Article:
Highs and lows from last week: North Stonington Emergency Services building, Westerly State Airport and more 

Highs and lows from last week: North Stonington Emergency Services building, Westerly State Airport and more 



(High) If all goes according to schedule the long-awaited North Stonington Emergency Services building will be in service around May with just finishing touches left to complete. Last week, we took a tour of the site and reported that the 13,3538-square-foot metal building is about to be closed in within weeks meaning interior work can begin. The much needed facility, which will replace the 1947 firehouse, has been a long time coming. The project was conceived in 2008 as a 24,000-square-foot brickfaced, two-story building with five bays. But bids came in higher than expected and voters rejected a $2.24 million proposal to cover the difference. Finally work started on a smaller, one-story, four-bay facility and now that 2008 dream is close to reality. While showing us around last week, Gary Baron, president of the North Stonington Volunteer Fire Department recounted the long road but said it’s all behind them now. “We’re very happy; it’s going to be a boost for the town in terms of safety and getting to emergencies quickly.”

(Low) The complex issues surrounding Westerly State Airport have been made more confusing by the lack of communication on the part of the Rhode Island Airport Corporation. The oversight agency has plans to shorten all of the airport runways as a sort of Plan B option since residential neighbors have been successful with legal maneuvering in preventing the quasi-public agency from removing trees it says are interfering with pilot safety. Now pilots, airport businesses and advocates are feeling shortchanged and more likely betrayed by the agency since shorter runways will change operating procedures. There’s been no explanation for this major shift in strategy, a silence all too common from RIAC.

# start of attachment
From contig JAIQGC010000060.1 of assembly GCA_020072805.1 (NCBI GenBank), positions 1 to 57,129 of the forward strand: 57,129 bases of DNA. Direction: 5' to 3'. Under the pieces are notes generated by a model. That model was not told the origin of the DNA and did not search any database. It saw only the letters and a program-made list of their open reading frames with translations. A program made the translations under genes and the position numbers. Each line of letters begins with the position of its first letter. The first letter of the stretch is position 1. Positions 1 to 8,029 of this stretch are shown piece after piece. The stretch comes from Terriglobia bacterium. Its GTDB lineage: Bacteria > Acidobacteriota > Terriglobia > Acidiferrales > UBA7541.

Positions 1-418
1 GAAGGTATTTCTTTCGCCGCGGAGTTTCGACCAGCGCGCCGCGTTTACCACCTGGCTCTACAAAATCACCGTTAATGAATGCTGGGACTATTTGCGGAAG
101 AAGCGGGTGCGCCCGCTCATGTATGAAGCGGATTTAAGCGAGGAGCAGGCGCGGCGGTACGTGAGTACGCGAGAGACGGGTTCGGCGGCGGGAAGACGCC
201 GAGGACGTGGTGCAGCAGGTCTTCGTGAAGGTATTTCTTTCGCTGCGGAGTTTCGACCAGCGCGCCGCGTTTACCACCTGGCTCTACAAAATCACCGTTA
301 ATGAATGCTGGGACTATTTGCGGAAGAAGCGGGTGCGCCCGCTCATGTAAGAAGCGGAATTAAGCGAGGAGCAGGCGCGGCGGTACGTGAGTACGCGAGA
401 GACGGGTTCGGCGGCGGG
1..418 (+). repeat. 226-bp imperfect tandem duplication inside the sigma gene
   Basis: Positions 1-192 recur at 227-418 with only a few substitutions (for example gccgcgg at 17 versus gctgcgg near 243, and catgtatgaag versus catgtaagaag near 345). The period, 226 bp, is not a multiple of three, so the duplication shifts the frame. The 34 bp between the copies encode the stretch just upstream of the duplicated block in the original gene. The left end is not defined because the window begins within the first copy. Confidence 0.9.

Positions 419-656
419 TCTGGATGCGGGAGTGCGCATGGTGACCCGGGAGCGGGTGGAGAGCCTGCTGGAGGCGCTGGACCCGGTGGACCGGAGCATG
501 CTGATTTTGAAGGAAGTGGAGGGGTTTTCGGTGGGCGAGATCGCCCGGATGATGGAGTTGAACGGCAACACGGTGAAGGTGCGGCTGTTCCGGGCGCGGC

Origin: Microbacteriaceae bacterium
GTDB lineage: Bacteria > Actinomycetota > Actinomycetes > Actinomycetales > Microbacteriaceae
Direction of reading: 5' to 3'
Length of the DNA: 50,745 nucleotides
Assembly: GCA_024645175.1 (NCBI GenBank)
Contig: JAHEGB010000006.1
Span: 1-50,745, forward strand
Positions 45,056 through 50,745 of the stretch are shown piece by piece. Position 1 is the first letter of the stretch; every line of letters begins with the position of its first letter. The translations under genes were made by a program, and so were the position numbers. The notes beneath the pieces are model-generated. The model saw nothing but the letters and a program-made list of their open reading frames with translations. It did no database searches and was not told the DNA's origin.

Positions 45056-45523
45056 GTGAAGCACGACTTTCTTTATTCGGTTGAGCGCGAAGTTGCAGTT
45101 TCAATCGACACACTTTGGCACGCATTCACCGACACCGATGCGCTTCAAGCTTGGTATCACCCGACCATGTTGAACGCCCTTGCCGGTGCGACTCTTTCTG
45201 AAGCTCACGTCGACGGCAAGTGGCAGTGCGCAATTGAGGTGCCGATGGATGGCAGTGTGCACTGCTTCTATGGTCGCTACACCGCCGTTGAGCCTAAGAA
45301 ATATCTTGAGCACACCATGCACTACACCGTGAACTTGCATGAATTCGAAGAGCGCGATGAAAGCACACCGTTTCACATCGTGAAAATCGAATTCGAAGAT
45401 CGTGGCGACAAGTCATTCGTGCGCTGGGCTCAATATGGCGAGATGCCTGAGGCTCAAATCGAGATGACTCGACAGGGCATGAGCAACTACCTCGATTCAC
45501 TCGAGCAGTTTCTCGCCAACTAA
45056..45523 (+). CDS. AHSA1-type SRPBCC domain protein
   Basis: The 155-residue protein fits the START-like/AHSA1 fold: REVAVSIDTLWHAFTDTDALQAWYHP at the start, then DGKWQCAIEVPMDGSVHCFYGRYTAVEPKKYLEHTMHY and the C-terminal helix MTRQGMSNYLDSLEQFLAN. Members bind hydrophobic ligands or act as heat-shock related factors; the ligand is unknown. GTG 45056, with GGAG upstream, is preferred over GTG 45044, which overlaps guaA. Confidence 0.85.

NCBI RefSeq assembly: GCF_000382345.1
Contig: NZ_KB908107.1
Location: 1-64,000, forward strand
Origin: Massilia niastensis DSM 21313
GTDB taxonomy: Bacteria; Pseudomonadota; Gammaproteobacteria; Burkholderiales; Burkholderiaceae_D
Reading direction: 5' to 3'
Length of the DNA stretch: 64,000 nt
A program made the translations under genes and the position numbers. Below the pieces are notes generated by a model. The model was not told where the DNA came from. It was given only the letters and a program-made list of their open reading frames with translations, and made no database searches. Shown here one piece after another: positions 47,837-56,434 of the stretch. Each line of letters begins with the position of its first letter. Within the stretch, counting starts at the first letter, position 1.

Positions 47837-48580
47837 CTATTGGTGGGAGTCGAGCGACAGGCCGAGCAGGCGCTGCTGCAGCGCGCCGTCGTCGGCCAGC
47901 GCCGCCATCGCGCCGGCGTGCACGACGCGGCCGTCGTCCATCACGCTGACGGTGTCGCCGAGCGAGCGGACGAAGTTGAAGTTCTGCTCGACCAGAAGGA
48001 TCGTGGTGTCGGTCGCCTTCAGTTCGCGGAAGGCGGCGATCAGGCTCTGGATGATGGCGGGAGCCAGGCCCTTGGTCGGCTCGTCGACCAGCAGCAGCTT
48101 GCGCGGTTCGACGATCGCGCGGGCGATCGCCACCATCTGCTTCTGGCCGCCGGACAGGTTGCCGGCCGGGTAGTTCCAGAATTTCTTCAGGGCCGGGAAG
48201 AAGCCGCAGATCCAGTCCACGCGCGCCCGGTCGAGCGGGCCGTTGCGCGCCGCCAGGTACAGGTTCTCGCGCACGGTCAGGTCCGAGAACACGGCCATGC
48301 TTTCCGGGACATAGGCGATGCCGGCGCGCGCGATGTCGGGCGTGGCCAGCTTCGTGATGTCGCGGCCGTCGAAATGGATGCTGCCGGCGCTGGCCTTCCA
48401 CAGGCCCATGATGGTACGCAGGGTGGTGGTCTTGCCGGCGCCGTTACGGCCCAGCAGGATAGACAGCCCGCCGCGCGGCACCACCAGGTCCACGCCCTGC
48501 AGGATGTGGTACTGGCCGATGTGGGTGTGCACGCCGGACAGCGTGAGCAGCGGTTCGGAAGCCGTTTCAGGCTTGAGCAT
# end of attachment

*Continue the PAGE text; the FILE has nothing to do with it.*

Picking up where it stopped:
(High) Richmond, Hopkinton and Charlestown police together with local firefighters participated in the Stuff-A-Cruiser program recently just as Westerly and Stonington departments have in recent weeks. Together all the departments have collected hundreds of toys together with cash donations and food – thanks to the generosity of area residents – for needy families across the region. This program allows officers to interact with the community in a positive, relaxed manner as opposed to the more typical interaction whether it be for an emergency response or a resident’s brush with the law. 

(High) The nation’s first off-shore windfarm has, on balance, been an improvement for Block Islanders based on last week’s Southern New England Offshore Wind Energy Forum, a two-day program featuring participation from scientists, marine business representatives, state and federal officials and environmentalists. The forum was sponsored by the wind farm developer, Deep Water Wind, and Rhode Island Sea Grant, and was hosted by the University of Rhode Island’s Graduate School of Oceanography. Residents of the island say they are happy to no longer depend on diesel generators for power and fishermen say the five towers three miles off the island have attracted marinelife. Yet to be determined is the effect of the farm on migratory birds and bats, something still to be studied in more depth. 


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